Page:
Was any consideration given to low income and pension households with respect to the conservation rate was a question put forward to British Columbia Utilities Commission’s Alison Thorson, Director of Policy, Planning and Customer Relations. Her response:
Yes, according to FortisBC’s application for the Residential Conservation Rate “while 14 per cent and 23 percent of customers in the <$20,000 and $20,000-$40,000 income categories respectively will experience an annual bill increase, the average customer in these categories will see bills decrease between 0.8 per cent and 6.7 per cent under any of the options.”
Thorson further explained that consideration had been given to those communities or individual customers that had no alternative to electric power for their heating purposes.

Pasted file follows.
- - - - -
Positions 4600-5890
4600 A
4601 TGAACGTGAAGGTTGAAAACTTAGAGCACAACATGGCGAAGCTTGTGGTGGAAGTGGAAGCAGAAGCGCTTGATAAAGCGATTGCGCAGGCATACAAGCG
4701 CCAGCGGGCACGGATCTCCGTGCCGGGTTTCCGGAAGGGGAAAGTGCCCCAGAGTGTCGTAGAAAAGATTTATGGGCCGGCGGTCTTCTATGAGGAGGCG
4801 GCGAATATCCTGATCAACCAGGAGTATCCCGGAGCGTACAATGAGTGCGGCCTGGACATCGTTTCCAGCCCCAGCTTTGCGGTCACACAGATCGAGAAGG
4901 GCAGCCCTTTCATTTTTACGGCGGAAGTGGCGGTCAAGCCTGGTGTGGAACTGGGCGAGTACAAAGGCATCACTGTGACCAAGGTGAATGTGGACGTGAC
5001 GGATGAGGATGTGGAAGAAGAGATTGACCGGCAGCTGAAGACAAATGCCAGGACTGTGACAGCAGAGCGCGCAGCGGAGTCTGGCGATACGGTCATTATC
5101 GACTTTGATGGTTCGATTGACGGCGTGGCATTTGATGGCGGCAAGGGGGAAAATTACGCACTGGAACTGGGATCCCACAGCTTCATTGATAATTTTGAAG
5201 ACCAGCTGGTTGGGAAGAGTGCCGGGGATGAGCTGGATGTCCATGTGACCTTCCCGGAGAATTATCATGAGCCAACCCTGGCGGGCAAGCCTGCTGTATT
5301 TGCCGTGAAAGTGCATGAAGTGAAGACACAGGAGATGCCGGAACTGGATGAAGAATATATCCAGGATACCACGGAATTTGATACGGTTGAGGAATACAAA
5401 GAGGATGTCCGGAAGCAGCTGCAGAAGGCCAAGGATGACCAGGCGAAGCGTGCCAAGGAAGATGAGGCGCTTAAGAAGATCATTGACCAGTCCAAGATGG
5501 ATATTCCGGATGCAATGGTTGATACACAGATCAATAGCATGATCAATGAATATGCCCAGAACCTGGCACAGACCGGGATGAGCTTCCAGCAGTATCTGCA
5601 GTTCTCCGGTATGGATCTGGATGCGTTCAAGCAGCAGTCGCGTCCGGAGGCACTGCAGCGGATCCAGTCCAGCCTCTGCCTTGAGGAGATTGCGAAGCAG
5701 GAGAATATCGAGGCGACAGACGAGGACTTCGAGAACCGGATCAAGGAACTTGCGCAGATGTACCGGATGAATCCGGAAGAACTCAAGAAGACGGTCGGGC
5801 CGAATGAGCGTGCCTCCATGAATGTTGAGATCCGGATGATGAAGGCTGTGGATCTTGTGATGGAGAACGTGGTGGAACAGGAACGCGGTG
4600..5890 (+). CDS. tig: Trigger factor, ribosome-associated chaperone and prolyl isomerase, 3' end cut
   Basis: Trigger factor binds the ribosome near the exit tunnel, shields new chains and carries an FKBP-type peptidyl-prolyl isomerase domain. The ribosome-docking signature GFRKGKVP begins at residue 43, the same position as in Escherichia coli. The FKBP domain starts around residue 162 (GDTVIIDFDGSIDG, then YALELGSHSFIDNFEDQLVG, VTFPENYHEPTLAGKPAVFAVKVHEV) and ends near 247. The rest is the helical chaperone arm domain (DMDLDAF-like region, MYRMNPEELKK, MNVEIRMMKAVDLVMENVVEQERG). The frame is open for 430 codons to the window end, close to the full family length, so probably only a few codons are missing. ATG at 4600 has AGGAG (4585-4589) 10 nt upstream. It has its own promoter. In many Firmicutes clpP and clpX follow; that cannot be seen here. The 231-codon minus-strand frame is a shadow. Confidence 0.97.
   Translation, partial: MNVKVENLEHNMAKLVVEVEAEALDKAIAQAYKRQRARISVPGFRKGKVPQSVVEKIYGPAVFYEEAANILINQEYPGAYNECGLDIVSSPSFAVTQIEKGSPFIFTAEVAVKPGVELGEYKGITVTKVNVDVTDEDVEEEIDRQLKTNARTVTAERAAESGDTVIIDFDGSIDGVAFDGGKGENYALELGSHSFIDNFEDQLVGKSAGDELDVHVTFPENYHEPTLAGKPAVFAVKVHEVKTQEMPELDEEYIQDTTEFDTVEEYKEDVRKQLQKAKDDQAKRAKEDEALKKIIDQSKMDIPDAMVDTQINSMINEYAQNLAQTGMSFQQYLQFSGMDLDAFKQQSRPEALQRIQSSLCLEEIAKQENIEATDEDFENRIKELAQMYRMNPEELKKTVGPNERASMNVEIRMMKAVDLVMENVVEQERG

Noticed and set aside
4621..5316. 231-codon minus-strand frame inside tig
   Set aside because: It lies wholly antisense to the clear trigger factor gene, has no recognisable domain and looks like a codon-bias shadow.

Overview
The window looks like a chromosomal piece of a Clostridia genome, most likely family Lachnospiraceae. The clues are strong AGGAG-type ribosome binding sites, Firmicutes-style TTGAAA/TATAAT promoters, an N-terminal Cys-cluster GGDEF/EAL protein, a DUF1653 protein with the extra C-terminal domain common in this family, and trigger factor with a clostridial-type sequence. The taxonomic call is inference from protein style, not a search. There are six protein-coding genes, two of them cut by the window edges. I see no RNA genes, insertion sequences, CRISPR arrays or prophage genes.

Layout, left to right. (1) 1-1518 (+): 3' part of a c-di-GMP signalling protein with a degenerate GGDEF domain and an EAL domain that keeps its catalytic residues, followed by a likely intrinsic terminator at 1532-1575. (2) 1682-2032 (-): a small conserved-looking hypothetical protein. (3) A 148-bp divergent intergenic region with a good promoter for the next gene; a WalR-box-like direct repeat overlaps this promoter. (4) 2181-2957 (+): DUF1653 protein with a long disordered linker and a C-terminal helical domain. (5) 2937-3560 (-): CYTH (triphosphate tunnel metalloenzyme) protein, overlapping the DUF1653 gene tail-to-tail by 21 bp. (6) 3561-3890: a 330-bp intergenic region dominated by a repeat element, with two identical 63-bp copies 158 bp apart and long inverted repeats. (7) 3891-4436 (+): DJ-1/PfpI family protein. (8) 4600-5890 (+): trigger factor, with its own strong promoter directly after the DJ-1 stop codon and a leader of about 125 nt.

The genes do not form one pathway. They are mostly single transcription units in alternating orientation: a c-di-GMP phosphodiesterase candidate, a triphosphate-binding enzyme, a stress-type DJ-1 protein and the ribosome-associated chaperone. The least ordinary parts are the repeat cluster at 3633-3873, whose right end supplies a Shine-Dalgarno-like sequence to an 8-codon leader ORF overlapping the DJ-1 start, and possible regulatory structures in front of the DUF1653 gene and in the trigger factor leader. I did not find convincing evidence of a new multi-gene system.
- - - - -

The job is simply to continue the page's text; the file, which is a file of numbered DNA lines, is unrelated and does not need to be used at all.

“The purpose of the rate is to encourage electricity conservation and while the commission did not specifically look at customers without access to natural gas, the commission specifically looked at customers with electric heat.
In the proceeding FortisBC proposed 18 different options for the two-tier rate and the current rate was chosen, in part, because 95 per cent of customers (including those with electric heat) would see a bill increase of 10 per cent or less.
This impact was considered not “unduly punitive” to customers with electric heat. However, in the review of the rate that will take place in early 2014, FortisBC must specifically how the rate impacts customers with electric heat.”